Lots of shoes are dropping these days. This must be a shoe closet that Imelda Marcos would be proud of.
The Midwest led the biggest-ever drop in the national quarterly commercial real-estate index compiled by the Society of Industrial and Office Realtors. The national index dropped nearly 4.5 points, to 113.7, for the summer of 2007. That is the weakest score since SIOR began compiling the index nearly two years ago. The Midwest index plunged more than 10 points, from 104.6 in the spring to 94.5 in the summer.Read more: Midwest Commercial Index Tanks.
Yes, there have been excesses in the commercial real estate space as well. A friend (from Williamsburg, VA) and I were discussing the quandry that these commercial real estate operators are finding themselves in, especially in the big cities like Chicago. He made this astute observation:
IT IS EVERY WHERE YOU HAVE SEEN MAJOR NEW DEVELOPMENT, NOT JUST CHICAGO. IN SLEEPY LITTLE WILLIAMSBURG VIRGINIA WE HAVE 40% MORE STORES DEVELOPED, IN JUST 4 YEARS TIME. WILLIAMSBURG HAS BEEN HERE FOR OVER 400 YEARS. WHY DO WE NEED SO MANY NEW BIG BOX STORES IN JUST 4 YEARS TIME?
Back in July, when the credit mess was really starting to take off, another friend sent me an email about commercial real estate, and noted a troublesome situation involving yields of REITs vs 10- year treasurys:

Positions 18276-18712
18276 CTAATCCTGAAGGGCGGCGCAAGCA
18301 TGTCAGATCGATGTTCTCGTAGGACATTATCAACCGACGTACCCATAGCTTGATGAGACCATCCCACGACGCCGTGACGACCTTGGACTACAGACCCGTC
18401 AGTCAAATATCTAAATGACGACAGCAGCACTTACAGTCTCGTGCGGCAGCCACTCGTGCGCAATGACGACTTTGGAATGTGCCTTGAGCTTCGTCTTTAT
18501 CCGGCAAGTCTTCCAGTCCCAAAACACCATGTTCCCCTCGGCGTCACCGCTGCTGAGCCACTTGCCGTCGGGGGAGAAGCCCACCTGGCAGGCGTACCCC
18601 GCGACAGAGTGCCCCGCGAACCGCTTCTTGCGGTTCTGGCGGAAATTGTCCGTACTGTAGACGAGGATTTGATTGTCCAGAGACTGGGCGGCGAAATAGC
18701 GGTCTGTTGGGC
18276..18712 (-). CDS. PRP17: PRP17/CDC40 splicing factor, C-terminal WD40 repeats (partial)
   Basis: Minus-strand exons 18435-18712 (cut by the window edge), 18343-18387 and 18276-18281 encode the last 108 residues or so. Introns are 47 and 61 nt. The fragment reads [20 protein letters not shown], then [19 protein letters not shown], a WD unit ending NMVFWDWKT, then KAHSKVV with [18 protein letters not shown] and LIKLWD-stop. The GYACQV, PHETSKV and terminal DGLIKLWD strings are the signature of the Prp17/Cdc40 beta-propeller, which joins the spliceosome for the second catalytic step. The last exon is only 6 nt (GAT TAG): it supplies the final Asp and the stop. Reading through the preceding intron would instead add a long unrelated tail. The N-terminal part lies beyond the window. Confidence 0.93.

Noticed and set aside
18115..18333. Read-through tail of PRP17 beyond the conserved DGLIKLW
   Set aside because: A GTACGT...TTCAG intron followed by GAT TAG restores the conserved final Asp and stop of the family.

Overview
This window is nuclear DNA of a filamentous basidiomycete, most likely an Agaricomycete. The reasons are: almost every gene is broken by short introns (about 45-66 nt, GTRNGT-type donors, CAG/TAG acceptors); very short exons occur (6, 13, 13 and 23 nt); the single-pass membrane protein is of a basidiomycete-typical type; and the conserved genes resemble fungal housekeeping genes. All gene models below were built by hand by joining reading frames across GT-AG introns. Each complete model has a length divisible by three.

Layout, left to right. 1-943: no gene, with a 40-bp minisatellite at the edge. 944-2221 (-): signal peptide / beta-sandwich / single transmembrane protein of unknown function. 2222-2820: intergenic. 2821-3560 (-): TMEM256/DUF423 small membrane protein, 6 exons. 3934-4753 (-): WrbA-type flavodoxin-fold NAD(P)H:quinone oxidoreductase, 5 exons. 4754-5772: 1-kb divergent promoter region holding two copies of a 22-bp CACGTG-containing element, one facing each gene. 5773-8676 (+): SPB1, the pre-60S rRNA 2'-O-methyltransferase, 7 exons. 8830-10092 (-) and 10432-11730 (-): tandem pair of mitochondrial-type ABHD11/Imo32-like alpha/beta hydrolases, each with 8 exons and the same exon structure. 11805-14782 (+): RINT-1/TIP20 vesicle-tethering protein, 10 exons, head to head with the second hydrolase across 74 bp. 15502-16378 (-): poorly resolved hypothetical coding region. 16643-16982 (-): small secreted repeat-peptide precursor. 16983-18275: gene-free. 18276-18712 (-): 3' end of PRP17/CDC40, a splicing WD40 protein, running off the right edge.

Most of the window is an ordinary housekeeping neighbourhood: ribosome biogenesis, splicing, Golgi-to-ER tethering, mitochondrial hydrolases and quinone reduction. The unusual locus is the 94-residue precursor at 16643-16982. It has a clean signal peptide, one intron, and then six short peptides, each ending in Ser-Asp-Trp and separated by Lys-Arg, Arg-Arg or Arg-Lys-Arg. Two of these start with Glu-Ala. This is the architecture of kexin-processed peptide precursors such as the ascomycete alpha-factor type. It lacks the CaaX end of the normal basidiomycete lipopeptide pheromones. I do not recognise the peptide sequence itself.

...regarding the credit seize up this past week--commercial reitshave been absolutely hammered BUT...they still trade with a yield lessthan the 10 year Treasury, whereas the ten year historical spread hasbeen 3%.To put this in concrete terms, Simon Property Group, the largestcommercial reit, closed Friday at $84.90 with a yield of 3.80%. If itwere trading at its historical ten year spread to Treasury, the marketprice would be ....$42.50. And once these spreads flip (as this one has), they have a tendency to overshoot, don't they?
Remember, that's a snippet from an email that came to me back in early July. Simon (NYSE:SPG) yields even less now at 3.49%, while the 10-year treasury yield is at about 4.4%.
Expect a lot more news - negative news - from this part of the real estate market.